There’s so much great survey software out there, I’ll just do the project myself!
Does this sound familiar? It can be tempting to undertake all your customer research on your own. After all, who knows your product or service better than you? Why would you ask an outsider to get involved?
Experts bring objectivity
It can actually be quite helpful to bring someone in who isn’t as familiar with your product, your service, or even your customer, as you are. Much like the Buddhist concept of the “beginner’s mind”, a professional researcher adds value precisely because they don’t have the level of immersion that you do. It allows them a certain level of openness, freedom to explore, and license to ask “stupid questions” for which your best customers or prospects might not grant you the benefit of the doubt. How else can they help?
They have a big toolkit, and they know what to use, when
What if a survey isn’t even the tool you need? Just as you are able to work with your customers to provide them with the best solution to their problem, strategic researchers can help you to determine, based on your objectives, the very best research method to use, to get the answers you need. Making a forecast? You definitely need a quantitative approach for at least some of the work. Interested in seeing whether your customers are able to explain your concept to others? A focus group or research community may be a more appropriate tool.
They’re experts in finding the right respondents – even amongst your current customers
Beyond this, experienced research experts work to make sure you are screening for the very best respondents – those who are really able to articulate their opinions and ideas. Moreover, a great research partner will help you figure out whether there is value in exploring sub-segments or groups of individuals who exhibit specific qualities (lots of experience with your product, versus none, for example, or language or cultural groups that resemble your new target market).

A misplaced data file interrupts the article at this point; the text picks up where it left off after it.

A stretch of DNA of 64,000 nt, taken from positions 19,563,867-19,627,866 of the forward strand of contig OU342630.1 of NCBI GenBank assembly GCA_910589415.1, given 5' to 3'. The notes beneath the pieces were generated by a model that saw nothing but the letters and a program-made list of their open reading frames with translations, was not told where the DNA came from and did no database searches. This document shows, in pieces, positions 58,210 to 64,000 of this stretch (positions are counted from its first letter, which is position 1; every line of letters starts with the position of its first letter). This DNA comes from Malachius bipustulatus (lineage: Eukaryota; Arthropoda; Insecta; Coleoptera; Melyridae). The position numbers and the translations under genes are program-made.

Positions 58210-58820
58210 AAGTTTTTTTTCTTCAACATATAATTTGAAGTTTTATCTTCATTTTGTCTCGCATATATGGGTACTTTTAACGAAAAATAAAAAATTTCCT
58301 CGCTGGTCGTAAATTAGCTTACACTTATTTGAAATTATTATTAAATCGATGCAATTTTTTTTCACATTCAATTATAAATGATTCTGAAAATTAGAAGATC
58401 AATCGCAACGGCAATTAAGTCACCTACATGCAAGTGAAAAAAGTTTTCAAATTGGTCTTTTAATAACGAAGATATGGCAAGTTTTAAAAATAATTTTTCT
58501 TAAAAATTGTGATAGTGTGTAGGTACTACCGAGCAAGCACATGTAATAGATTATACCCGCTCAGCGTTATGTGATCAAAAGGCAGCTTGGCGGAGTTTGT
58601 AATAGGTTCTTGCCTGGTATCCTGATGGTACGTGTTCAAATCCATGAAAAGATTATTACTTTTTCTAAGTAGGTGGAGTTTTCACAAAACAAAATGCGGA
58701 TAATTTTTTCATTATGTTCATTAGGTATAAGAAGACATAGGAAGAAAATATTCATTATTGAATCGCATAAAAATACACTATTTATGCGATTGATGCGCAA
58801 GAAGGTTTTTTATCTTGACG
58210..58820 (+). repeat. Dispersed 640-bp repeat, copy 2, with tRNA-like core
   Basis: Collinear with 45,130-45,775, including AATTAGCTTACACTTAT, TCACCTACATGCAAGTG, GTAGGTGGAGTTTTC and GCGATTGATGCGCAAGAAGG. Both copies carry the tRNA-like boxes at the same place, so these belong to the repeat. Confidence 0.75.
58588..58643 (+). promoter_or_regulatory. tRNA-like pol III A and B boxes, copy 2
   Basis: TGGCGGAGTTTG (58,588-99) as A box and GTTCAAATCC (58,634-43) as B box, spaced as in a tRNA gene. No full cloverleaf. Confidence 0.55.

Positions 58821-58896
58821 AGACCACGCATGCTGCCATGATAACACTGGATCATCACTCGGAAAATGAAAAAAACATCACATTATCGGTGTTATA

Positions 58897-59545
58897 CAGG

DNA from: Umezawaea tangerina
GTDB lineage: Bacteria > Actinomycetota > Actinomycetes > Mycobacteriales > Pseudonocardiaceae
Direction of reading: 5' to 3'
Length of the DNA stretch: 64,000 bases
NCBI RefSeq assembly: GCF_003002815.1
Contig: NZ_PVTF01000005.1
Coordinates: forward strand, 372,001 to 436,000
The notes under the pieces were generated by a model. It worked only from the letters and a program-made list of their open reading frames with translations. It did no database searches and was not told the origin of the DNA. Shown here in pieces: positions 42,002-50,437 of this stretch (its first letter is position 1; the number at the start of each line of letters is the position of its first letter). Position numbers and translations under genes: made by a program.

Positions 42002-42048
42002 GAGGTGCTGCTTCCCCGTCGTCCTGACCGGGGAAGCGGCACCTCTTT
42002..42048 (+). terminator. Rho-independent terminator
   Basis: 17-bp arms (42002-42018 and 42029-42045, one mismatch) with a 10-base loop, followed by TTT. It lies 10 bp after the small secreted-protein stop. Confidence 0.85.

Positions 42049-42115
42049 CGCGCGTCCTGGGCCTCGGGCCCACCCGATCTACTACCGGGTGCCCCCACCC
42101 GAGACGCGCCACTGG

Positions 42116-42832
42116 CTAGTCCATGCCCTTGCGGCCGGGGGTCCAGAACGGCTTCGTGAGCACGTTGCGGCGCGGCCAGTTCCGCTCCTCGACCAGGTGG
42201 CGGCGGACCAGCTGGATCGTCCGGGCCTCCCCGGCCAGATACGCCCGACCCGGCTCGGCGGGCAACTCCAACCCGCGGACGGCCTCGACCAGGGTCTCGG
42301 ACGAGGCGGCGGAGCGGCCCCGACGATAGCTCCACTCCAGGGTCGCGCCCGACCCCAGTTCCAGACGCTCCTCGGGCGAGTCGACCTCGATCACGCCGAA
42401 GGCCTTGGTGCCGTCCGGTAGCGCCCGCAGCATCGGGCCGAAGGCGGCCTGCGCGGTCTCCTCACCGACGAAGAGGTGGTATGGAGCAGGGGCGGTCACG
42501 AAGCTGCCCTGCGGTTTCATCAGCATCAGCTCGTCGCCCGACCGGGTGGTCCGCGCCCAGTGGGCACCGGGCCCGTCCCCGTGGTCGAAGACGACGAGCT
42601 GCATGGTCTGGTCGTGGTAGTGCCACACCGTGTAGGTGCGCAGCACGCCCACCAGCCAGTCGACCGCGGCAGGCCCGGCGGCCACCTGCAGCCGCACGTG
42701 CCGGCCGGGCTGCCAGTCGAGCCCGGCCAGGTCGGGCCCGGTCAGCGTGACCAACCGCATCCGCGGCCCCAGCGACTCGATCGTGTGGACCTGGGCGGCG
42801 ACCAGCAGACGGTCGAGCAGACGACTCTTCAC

When the data comes in, they know what to look for
Let’s say you go ahead and you do host and field a survey on your own. What happens if you forgot an important question? Or if you put a lot of open-ended questions in there, and now you don’t know what to do with all those verbatims? It can be really helpful to have that second set of eyes to look at the questions, pilot, and test them. They can bring their experience to the table in structuring the questions to yield answers that will be useful and actionable. Then, when the answers are in, they are great at separating the “nice to know” answers from those that really go to the heart of your objectives.
They’ll help you build a story that will keep your team engaged
Beyond just asking the questions, research practitioners are also storytellers. They don’t just produce pie charts or pretty pictures – they create a narrative that moves your colleagues from why you asked the questions in the first place, to what it means for your organization, and what you can do with the findings. This will encourage them to ask questions of their own, to be on the lookout for additional clues, and will help keep them from getting distracted by red herrings.
There’s plenty of value in engaging your customers and asking them questions – and in hearing the answers for yourself. It can also be worth the investment to work with a partner if you want to maximize your research ROI. It’s a little like that old adage: “If you want to go fast, go alone. If you want to go far, go together.”
Shouldn't you skip right to your own custom survey? We're always happy at PANOPTIKA to help you with custom research, but there's really more to it than that. Even if you're working in an industry like health, technology, or science (where we do some of our best work), where sometimes there isn't much data, there's always some. If you're a new analyst in one of these industries, or you're just getting into research for the first time (sometimes, until you start to scale, it’s easier and more informative just to ask the questions yourself), start with free or nearly free. Those public data sets get a lot of use – they’re the workhorses of the quadrant we call “the light”. The answers there are available to anyone – and that doesn't mean they don’t provide you with any value or advantage.